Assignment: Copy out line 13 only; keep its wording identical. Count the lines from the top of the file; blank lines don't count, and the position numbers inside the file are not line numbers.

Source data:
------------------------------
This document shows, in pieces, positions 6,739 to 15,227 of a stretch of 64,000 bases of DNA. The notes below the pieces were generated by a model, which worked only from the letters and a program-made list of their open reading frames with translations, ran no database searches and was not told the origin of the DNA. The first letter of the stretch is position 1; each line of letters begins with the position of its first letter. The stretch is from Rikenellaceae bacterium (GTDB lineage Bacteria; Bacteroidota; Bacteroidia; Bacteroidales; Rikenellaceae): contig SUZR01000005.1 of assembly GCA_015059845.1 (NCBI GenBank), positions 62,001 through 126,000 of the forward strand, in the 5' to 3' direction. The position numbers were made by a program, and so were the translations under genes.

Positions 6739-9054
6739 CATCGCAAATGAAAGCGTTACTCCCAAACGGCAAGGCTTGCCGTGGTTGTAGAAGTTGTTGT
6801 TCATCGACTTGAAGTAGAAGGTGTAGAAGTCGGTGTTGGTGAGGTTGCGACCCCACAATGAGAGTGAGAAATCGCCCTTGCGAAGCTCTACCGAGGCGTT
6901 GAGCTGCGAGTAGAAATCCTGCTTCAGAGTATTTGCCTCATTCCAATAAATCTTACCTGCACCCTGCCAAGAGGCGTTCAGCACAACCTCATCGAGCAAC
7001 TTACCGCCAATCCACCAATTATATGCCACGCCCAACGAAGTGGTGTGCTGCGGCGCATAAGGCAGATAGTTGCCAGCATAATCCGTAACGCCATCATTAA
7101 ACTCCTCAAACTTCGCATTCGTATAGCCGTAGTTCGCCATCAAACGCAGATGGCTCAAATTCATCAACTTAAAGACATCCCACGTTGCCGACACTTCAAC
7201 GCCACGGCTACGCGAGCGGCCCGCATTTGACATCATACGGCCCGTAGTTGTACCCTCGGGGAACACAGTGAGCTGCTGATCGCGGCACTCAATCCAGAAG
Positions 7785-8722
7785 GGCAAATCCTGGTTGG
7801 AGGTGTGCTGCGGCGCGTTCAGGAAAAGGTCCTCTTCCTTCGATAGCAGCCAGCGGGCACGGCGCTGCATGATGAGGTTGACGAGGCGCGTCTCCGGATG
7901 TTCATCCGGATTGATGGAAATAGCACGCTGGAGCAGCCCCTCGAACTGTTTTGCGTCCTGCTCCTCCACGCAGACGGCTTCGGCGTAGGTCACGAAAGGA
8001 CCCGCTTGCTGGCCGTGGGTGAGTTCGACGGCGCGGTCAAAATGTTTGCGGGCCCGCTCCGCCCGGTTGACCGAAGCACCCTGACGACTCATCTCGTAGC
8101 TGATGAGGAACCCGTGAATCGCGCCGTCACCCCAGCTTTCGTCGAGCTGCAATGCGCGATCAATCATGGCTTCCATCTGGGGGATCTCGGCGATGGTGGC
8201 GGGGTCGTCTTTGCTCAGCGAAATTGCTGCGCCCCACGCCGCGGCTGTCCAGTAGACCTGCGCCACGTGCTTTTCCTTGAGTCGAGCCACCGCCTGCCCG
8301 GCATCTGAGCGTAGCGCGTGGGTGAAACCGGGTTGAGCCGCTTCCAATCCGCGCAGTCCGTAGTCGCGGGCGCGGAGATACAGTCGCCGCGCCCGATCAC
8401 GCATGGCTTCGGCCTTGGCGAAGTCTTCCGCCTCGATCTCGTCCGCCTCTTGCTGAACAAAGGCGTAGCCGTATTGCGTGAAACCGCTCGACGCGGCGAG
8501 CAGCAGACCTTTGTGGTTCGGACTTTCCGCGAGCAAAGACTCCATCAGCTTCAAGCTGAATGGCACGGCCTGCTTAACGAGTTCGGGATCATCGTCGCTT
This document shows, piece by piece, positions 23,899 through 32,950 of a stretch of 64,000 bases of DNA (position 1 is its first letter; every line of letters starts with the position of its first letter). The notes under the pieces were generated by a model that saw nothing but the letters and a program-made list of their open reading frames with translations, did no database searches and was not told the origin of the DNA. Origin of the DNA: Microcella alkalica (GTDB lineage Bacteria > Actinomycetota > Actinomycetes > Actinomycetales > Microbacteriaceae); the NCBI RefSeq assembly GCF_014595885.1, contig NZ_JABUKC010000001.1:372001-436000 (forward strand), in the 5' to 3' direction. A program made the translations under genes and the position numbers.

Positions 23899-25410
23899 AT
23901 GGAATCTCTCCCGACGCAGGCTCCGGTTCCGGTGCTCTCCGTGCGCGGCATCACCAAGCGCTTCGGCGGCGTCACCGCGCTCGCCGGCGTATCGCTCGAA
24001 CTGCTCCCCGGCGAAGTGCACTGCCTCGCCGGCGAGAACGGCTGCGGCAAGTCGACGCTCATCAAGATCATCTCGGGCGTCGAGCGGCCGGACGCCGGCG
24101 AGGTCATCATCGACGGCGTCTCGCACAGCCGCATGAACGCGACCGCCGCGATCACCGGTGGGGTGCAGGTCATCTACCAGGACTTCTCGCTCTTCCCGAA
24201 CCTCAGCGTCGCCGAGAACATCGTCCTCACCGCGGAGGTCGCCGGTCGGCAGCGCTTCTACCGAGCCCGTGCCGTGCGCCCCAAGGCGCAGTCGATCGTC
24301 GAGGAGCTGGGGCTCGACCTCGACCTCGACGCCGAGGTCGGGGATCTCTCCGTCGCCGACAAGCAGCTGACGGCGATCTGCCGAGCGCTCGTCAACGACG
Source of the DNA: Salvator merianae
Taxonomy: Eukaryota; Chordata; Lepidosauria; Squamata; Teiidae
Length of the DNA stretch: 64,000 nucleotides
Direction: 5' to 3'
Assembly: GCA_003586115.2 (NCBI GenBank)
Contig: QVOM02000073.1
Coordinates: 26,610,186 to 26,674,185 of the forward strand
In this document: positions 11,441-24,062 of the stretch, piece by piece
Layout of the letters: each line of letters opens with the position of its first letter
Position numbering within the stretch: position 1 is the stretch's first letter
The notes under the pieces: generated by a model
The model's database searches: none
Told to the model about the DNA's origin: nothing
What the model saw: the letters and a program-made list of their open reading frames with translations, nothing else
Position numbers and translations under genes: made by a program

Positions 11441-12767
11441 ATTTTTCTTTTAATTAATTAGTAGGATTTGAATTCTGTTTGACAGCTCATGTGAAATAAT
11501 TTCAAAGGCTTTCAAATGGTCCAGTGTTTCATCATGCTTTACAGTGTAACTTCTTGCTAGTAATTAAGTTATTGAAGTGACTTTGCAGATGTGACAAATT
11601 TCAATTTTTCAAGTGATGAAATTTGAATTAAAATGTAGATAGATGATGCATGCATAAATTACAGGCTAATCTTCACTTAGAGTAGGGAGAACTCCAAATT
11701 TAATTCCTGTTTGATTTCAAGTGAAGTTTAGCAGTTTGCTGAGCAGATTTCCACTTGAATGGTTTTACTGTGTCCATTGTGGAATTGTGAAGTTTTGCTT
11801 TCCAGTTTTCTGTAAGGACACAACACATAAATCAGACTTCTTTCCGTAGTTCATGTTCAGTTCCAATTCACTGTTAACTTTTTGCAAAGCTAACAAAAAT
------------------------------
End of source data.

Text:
8001 CCCGCTTGCTGGCCGTGGGTGAGTTCGACGGCGCGGTCAAAATGTTTGCGGGCCCGCTCCGCCCGGTTGACCGAAGCACCCTGACGACTCATCTCGTAGC